Raabe et al. (2016Raabe, J.; Amaral, G. C.; Sousa, J. R. L. de; Souza, A. M. de. Qualidade de mudas clonais de Eucalyptus spp. propagadas em diferentes substratos. Nativa, v.4, p.162-165, 2016. https://doi.org/10.31413/nativa.v4i3.3428
https://doi.org/10.31413/nativa.v4i3.342...
) verified that clonal Eucalyptus spp. seedlings presented higher DQI values when propagated with biochar, surpassing other mixtures of substrates also composed with organic residues. Lopes et al. (2015Lopes, E. D.; Soares, V. B.; Silva, L. R. da. Utilização de resíduos agroflorestais na formulação de substrato renovável para produção de mudas de Corymbia citriodora. Caderno de Ciências Agrárias, v.7, p.138-148, 2015.) also showed similar results in tests with Corymbia citriodora using commercial substrate and sugarcane bagasse with biochar in different proportions. In general, the formulations containing biochar had higher DQI values and morphological parameters such as height, stem diameter, and the height and stem diameter ratio.

A correlation network was generated from the Pearson matrix to visualize all the characteristics measured in this experiment simultaneously. Positive correlations were expressed in green lines, and negative correlations were expressed in red lines, and the magnitude of the correlation is proportional to the thickness of the lines (Figure 4).

Figure 4
Correlation network between variables height (H), stem diameter (SD), root length (RL), root volume (RV), shoot dry mass (SDM), root dry mass (RDM), height diameter ratio (HDR), height shoot ratio (HSR), shoot root ratio (SRR), and Dickson quality index (DQI) of Schinus terebinthifolius seedlings sown on the substrate with different proportions of biochar in the absence or presence of biostimulant

There are three groups of positive and high magnitude correlations between some characteristics. A positive correlation group was formed by the variables H, SD, RL, indicating that taller plants have greater stem diameter and root length. Another group of positive correlations occurred between the HSR and SRR variables. Finally, the last group of positive correlations occurred between the variables RV, DQI, RDM, and SDM, showing that plants with higher root volume have higher root and shoot dry mass and culminate with a higher Dickson quality index.

HSR had a highly negative correlation with SDM, RDM, and DQI, which means that the higher the height/shoot dry mass ratio, the lower shoot dry mass, root dry mass, and Dickson quality index. Likewise, the variable HDR correlated negatively and with high magnitude with SRR, SD, and RL.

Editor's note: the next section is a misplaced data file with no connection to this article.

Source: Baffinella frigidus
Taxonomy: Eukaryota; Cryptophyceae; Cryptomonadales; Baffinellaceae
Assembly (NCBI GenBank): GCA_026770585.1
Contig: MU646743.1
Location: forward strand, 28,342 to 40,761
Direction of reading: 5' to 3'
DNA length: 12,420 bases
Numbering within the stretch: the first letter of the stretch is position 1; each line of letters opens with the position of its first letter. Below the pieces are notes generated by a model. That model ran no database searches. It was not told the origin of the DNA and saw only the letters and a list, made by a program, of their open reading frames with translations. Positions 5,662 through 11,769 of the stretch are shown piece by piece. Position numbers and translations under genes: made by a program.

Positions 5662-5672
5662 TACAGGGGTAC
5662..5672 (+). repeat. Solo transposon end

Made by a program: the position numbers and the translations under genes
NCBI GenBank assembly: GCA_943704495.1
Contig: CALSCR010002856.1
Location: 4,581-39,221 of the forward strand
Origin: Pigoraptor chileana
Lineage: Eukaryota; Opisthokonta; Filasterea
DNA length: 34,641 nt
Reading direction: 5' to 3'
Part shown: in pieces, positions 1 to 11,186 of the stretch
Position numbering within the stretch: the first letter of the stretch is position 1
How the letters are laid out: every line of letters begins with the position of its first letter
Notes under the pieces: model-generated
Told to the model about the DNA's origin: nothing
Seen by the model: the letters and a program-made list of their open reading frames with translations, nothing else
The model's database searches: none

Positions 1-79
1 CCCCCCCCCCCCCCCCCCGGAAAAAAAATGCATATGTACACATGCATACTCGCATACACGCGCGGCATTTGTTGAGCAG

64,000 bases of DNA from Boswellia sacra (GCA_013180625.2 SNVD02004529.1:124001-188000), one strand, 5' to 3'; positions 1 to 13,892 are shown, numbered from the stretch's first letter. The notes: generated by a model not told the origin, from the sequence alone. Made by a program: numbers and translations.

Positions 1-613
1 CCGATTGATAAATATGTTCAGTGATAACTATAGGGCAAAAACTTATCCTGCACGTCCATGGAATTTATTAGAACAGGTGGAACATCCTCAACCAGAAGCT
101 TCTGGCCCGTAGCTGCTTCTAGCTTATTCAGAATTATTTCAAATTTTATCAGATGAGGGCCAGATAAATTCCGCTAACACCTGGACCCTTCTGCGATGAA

For the analysis of canonical variables (Figure 5), it is noted that treatments 1 (control), 2 (WO/Bio + 7.5% Biochar), and 5 (WO/Bio + 30% Biochar) did not stand out for any variables analyzed. For stem diameter (SD) and plant height (H), treatment 3 (WO/Bio + 15% Biochar) had the greatest contribution.

Figure 5
Canonical variable analysis for height (H), stem diameter (SD), root length (RL), root volume (RV), shoot dry mass (SDM), root dry mass (RDM), height diameter ratio (HDR), height shoot ratio (HSR), shoot root ratio (SRR), and Dickson quality index (DQI) of Schinus terebinthifolius seedlings sown on the substrate with different proportions of biochar in the absence or presence of biostimulant

Treatments 4 (WO/Bio + 22.5% Biochar), 7 (W/Bio + 7.5% Biochar), and 9 (W/Bio + 22.5% Biochar) are in the same quadrant and can be considered similar for the characteristic RL; however, treatments 7, 8, and 9 were the ones that most contributed to the constitution of the VR variable.

Treatments 6 (W/Bio + 0% Biochar) and 10 (W/Bio + 30% biochar) behaved similarly for the variable HSR (height/shoot dry mass ratio). The variables SRR, SDM, DQI and RDM, were not influenced by any of the evaluated treatments.

The canonical analysis makes it easier to understand the responses of individually verified variables. Thus, for plant height and stem diameter, in the proportion of 15% of biochar, the seedlings of S. terebinthifolius were able to enjoy the possible positive effects of this product, such as the improvement of the pH of the substrate and the cation exchange capacity, in addition to the increased content of some nutrients (Trazzi et al., 2018Trazzi, P. A.; Higa, A. R.; Dieckow, J.; Mangrich, A. S.; Higa, R. C. V. Biocarvão: realidade e potencial de uso no meio florestal. Ciência Florestal, v.28, p.875-887, 2018. https://doi.org/10.5902/1980509832128
https://doi.org/10.5902/1980509832128...
). On the other hand, the biostimulant has a negative effect on seedlings for these two traits, possibly due to the inhibition of metabolic processes (Canesin et al., 2012Canesin, A.; Martins, J. M. D. T.; Scalon, S. P. Q.; Masetto, T. E. Bioestimulante no vigor de sementes e plântulas de faveiro (Dimorphandra mollis Benth.). Cerne, v.18, p.309-315, 2012. https://doi.org/10.1590/S0104-77602012000200016
https://doi.org/10.1590/S0104-7760201200...
). Root length, root volume, and HSR variables were also influenced by the biostimulant, biochar, or their interaction (Figure 5).

Conclusions

  1. The combined use of biochar and biostimulant influences the formation and quality of Schinus terebinthifolius seedlings, this association being beneficial for the root development of seedlings.

  2. The biochar is viable and may be added to the substrate mixture for producing S. terebinthifolius seedlings. The proportions around 15% of biochar presented better seedling quality results.

  3. Taller plants have larger stem diameter and root length. Plants with larger root volumes, obtained with the combined utilization of biochar and biostimulant, provide better seedling quality, evidenced by the higher Dickson quality index.

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  • 1 Research developed at Universidade Federal de Mato Grosso do Sul, campus de Chapadão do Sul, MS, Brazil

Publication Dates

  • Publication in this collection
    20 Apr 2022
  • Date of issue
    July 2022

History

  • Received
    21 Sept 2021
  • Accepted
    09 Feb 2022
  • Published
    22 Feb 2022